Almost immediately after Spokane County Prosecutor Steve Tucker announced yesterday that 56-year-old Gail Gerlach would face a charge of first-degree manslaughter in the slaying of auto thief Brendon Kaluza-Graham on March 25, debate over the use of deadly force in the case erupted anew.
It continued this morning on the airwaves of Seattle’s KVI, where host John Carlson maintained that, in his opinion, Gerlach did not violate the letter of state law when it comes to the use of force to stop a felony in progress. Earlier, a majority of gun owners on six different Northwest and national gun rights forums, responding to a poll asking whether it should be allowable to shoot car thieves, said it should be legal.
Here is what the Washington statute, RCW 9A.16.050 says about using deadly force:
Homicide is also justifiable when committed either:
(1) In the lawful defense of the slayer, or his or her husband, wife, parent, child, brother, or sister, or of any other person in his or her presence or company, when there is reasonable ground to apprehend a design on the part of the person slain to commit a felony or to do some great personal injury to the slayer or to any such person, and there is imminent danger of such design being accomplished; or
(2) In the actual resistance of an attempt to commit a felony upon the slayer, in his or her presence, or upon or in a dwelling, or other place of abode, in which he or she is.
Carlson argued that a careful reading of the language in Paragraph 2 validates Gerlach’s use of deadly force to stop Kaluza-Graham. Gerlach, according to Carlson, was resisting an attempted felony – theft of his SUV – in his presence. This will all be sorted out in court.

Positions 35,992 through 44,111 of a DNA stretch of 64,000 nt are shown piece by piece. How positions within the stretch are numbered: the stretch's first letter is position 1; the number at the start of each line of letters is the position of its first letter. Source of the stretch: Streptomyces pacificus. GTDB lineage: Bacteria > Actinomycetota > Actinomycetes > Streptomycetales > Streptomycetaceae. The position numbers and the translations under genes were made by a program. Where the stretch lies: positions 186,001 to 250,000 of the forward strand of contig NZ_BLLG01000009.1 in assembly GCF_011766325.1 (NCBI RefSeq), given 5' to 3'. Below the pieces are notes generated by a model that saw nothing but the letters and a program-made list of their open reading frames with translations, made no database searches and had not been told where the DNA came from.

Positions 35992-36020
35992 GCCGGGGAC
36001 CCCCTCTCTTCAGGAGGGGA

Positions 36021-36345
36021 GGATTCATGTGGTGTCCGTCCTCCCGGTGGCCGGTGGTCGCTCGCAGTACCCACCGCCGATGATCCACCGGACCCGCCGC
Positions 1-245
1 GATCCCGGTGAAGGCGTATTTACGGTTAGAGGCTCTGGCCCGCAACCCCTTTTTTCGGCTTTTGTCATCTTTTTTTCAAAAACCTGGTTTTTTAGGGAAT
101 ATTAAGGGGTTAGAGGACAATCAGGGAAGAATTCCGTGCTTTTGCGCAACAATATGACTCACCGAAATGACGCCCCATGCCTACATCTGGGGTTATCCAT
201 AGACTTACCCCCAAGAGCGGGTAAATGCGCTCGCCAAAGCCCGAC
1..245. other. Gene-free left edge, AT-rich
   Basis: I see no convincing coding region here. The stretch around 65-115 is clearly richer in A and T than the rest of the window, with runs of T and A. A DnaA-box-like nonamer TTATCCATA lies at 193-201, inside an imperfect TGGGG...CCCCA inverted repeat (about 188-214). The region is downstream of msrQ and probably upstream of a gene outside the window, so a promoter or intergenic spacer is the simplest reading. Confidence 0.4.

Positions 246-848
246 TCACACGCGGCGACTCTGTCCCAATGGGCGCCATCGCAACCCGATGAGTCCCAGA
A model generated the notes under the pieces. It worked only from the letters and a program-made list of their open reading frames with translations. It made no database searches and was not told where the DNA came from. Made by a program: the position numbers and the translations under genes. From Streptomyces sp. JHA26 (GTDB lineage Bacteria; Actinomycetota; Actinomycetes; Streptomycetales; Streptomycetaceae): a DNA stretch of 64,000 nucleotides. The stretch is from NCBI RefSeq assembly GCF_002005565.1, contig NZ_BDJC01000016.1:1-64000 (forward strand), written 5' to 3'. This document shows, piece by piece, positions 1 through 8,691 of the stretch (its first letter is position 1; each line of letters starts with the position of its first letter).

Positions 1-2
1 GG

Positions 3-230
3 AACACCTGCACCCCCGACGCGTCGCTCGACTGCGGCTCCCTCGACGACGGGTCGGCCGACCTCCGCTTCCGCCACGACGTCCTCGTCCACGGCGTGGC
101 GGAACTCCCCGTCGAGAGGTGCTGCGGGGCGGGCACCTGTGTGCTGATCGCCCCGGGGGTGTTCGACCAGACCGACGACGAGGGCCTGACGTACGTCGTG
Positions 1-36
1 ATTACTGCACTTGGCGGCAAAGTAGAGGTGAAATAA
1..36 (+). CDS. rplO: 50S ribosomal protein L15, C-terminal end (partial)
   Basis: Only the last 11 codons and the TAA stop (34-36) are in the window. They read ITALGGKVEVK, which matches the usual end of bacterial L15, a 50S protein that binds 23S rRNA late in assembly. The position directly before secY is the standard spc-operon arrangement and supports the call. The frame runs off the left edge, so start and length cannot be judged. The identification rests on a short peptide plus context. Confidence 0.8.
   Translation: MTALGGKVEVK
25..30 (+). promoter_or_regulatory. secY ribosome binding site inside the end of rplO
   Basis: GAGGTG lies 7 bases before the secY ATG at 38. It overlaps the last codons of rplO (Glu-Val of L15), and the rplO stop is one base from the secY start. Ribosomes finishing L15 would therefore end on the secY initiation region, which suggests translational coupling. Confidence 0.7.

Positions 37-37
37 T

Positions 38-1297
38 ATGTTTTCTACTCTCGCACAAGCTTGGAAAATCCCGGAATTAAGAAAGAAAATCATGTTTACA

One might also get something from reading gun owner comments on the six forums where the poll was posted on March 27 by this column. They include Seattle Guns, Shooters Northwest, Northwest Firearms, Gun Rights Media, Wa-Guns and Defensive Carry. Examiner has readers on all of these forums.
By bizarre coincidence, the Gerlach charging decision came on the same day that the Seattle Times posted an on-line report that the number of firearms-related deaths in Washington exceed the number of traffic-related deaths. In 2010, according to the Violence Policy Center, an anti-gun organization that sensationalizes firearms fatalities, 609 people died in Washington from gunshot wounds. This number included 464 suicides. The same year, 554 people died in car crashes, but there is no reference to the number of people who killed themselves by asphyxiation in their vehicles.
It is in the reader comment section where this writer was singled out. One reader noted that he did not see a response from the National Rifle Association or a “local expert” and named this writer as the expert. That drew an interesting reaction from someone identifying himself as “safety, wellness, diversity” who contended: “Workman is an ‘expert?’ He is known to be a member of the NRA. He has supported the legalization of assault style weapons by calling them ‘sport utility’ weapons.”
It will be up to a jury to decide whether Gerlach acted within the parameters of the law or fired irresponsibly at a car thief. Times readers can decide what constitutes being an “expert.”